Tu Bishvat (Hebrew: ט״ו בשבט) is a minor Jewish holiday, usually occurring in late January or early February, that marks the "New Year of the Trees." Tu Bishvat is one of four "New Years" mentioned in the Mishnah. Customs include planting trees and eating dried fruits and nuts. In Israel, the flowering of the almond tree, which grows wild around the country, coincides with Tu Bishvat.
Reminds me a little of the Egyptian spring holiday Sham ennissim ("Sniff the breeze"), which comes a bit later in spring. Does this mean that Tu Bishvat is the holiday of optimists, ushering in spring in mid-January?
Thanks to American Sephardic scholar (Brandeis University) and musician Vanessa Paloma (check out her blog for videos of performances), we were invited last night to a celebration of Tu Bishvat at the home of a member of Tangier's Jewish community. Though the food and company were much appreciated, it was Vanessa's solo performance, voice and medieval harp, which was the real treat.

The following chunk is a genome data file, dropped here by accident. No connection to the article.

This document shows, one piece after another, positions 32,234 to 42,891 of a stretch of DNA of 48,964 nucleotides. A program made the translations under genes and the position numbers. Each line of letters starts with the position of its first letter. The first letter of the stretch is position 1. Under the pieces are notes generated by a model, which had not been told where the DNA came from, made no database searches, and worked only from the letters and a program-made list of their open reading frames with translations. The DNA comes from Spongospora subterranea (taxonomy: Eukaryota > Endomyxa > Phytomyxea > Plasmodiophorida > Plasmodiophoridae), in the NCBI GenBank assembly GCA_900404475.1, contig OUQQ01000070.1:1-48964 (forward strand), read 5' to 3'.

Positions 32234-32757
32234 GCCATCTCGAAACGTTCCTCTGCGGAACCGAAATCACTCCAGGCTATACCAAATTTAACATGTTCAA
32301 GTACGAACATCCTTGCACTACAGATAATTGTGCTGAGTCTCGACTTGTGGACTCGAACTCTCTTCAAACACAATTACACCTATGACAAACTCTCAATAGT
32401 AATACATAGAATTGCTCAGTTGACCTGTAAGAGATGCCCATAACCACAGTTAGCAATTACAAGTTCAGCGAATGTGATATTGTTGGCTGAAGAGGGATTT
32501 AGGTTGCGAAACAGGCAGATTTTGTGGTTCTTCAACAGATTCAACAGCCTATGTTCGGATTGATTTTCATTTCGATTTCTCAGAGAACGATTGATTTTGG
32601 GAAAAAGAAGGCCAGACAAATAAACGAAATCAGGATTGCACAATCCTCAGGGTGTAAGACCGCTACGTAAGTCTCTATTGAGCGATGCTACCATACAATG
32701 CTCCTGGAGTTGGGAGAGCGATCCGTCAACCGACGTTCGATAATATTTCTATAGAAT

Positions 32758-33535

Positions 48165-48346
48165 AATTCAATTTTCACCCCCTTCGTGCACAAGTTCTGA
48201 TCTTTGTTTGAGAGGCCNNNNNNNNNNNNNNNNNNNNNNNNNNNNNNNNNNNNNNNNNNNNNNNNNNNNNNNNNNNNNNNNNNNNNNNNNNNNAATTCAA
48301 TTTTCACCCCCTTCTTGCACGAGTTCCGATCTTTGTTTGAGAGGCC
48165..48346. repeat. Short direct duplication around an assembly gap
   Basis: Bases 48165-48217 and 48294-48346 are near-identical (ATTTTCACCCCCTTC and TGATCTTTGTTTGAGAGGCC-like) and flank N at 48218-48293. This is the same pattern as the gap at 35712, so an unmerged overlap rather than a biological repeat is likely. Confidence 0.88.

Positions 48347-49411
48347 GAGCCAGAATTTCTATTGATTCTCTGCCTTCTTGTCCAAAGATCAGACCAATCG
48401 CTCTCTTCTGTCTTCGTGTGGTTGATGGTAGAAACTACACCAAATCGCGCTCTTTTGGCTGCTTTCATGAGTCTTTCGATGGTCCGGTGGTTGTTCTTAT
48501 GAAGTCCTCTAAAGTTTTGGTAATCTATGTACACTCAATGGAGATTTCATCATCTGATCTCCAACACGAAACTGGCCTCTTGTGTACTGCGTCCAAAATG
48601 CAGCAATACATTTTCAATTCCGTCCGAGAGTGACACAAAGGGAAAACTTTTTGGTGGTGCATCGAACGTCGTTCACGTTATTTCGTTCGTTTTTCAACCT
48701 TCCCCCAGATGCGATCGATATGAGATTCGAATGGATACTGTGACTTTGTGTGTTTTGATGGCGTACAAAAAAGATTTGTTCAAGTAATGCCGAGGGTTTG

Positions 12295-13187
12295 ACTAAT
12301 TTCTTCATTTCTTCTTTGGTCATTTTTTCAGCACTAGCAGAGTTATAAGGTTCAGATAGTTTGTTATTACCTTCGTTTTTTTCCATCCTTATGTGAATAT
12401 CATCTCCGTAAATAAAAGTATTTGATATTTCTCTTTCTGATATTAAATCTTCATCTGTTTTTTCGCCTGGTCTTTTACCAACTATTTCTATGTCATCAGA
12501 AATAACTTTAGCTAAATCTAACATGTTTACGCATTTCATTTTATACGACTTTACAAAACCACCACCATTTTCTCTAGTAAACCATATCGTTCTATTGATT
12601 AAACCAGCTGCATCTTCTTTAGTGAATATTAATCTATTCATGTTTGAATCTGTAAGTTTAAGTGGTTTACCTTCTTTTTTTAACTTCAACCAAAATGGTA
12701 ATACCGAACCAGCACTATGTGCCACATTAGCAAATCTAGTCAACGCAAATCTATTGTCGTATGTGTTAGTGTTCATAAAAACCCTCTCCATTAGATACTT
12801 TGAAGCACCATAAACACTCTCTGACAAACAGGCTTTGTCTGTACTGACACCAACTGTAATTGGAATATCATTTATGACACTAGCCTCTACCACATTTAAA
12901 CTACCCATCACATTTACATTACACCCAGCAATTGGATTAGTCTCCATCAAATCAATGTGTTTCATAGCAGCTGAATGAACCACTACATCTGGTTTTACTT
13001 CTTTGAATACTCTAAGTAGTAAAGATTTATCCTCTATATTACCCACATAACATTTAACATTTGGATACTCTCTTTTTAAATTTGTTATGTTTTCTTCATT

These songs from the diaspora, harking back to the days of Andalusian Spain, before Jews and Muslims (as well as converts to Christianity), were summarily expelled, are a pleasure even for those who don't speak Spanish, Ladino, or its northern Moroccan version called Haketia. They can be highly evocative of longing and loss, but yesterday's selection was roundly joyous, mostly songs of love and marriage. Appropriate to the Tu Bishvat theme of spring, of renewal.
To people who cherish the sight of Jews, Muslims, and Christians sitting around and having a good time, last night was an even greater treat. Perhaps reminisicent of the best days of Andalusia, renowned for its tolerance and cultural flowering.
Tangier is a place where this kind of easygoing mingling is still possible. So to all those who celebrate "the New Year of the Trees," happy Tu Bishvat!